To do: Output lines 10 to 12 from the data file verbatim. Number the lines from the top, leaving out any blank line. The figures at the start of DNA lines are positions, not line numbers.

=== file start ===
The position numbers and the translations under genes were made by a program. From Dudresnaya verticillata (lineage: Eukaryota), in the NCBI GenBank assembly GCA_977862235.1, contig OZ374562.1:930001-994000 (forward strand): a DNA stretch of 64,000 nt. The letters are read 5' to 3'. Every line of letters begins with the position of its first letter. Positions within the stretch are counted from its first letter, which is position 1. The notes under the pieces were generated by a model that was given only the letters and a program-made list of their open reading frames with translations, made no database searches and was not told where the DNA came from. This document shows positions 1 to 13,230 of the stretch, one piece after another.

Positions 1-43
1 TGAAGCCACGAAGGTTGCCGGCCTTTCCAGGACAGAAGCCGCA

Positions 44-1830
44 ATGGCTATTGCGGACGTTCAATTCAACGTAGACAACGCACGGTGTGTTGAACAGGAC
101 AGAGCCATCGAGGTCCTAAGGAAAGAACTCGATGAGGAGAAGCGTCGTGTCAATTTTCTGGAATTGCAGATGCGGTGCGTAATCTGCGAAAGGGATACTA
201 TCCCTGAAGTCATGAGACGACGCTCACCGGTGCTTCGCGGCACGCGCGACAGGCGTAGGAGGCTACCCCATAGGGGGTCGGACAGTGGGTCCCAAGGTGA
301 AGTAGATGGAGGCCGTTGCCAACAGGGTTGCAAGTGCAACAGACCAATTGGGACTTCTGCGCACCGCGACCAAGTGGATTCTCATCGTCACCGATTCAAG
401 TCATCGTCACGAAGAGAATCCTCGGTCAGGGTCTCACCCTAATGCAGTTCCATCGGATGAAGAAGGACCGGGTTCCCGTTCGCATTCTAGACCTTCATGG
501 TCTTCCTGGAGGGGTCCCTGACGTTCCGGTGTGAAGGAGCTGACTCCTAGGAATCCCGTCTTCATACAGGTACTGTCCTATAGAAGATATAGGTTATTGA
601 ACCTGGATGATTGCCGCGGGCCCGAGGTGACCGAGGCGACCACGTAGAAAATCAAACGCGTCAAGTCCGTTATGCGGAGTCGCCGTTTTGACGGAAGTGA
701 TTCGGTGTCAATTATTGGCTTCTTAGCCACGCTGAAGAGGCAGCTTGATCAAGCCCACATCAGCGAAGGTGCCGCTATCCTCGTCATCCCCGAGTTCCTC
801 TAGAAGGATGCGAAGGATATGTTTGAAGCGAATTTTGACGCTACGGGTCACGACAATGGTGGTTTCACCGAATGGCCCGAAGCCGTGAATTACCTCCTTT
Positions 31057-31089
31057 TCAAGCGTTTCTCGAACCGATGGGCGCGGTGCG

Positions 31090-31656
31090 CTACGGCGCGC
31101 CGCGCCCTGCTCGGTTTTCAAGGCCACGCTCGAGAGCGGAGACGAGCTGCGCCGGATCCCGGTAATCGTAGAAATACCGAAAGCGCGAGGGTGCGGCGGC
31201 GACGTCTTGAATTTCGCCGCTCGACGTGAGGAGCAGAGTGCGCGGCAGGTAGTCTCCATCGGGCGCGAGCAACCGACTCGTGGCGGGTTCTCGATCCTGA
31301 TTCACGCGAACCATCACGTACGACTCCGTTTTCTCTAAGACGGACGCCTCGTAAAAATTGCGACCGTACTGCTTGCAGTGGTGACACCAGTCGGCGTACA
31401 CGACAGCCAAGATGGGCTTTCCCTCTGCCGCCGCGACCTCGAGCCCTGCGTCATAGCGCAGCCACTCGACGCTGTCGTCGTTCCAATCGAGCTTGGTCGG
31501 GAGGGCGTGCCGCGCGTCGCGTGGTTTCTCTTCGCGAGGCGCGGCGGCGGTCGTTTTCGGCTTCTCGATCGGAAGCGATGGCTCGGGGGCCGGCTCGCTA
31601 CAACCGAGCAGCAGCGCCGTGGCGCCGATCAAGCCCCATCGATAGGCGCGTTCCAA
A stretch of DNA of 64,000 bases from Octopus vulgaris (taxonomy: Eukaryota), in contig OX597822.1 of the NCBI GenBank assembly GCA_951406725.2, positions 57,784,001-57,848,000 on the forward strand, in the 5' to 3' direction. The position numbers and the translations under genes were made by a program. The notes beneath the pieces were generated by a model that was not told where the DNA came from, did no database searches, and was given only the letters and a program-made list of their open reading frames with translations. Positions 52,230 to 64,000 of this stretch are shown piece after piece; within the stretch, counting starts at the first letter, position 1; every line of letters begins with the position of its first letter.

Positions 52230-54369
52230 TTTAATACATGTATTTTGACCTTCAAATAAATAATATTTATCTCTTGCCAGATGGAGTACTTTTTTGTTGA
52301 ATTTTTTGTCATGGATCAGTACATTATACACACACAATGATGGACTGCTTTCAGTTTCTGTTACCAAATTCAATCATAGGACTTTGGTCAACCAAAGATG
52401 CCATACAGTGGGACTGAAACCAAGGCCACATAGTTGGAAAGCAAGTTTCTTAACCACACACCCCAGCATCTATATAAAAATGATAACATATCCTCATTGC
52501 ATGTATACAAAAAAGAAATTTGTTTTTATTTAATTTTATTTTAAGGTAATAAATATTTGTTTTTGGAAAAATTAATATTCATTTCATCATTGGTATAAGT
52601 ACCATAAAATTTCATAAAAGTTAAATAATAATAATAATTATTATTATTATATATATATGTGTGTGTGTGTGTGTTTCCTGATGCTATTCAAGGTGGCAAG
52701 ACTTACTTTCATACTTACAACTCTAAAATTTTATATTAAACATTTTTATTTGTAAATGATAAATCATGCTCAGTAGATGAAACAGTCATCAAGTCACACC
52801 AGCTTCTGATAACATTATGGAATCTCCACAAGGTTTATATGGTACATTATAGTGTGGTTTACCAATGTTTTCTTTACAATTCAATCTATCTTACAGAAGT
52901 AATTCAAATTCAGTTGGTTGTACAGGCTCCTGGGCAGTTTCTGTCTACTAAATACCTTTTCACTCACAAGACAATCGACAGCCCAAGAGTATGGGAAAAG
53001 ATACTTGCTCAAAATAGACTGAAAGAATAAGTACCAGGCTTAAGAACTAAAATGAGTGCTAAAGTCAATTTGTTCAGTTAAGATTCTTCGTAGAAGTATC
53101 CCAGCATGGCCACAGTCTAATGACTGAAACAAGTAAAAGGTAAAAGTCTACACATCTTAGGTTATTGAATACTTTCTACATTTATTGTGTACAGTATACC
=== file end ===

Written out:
501 TCTTCCTGGAGGGGTCCCTGACGTTCCGGTGTGAAGGAGCTGACTCCTAGGAATCCCGTCTTCATACAGGTACTGTCCTATAGAAGATATAGGTTATTGA
601 ACCTGGATGATTGCCGCGGGCCCGAGGTGACCGAGGCGACCACGTAGAAAATCAAACGCGTCAAGTCCGTTATGCGGAGTCGCCGTTTTGACGGAAGTGA
701 TTCGGTGTCAATTATTGGCTTCTTAGCCACGCTGAAGAGGCAGCTTGATCAAGCCCACATCAGCGAAGGTGCCGCTATCCTCGTCATCCCCGAGTTCCTC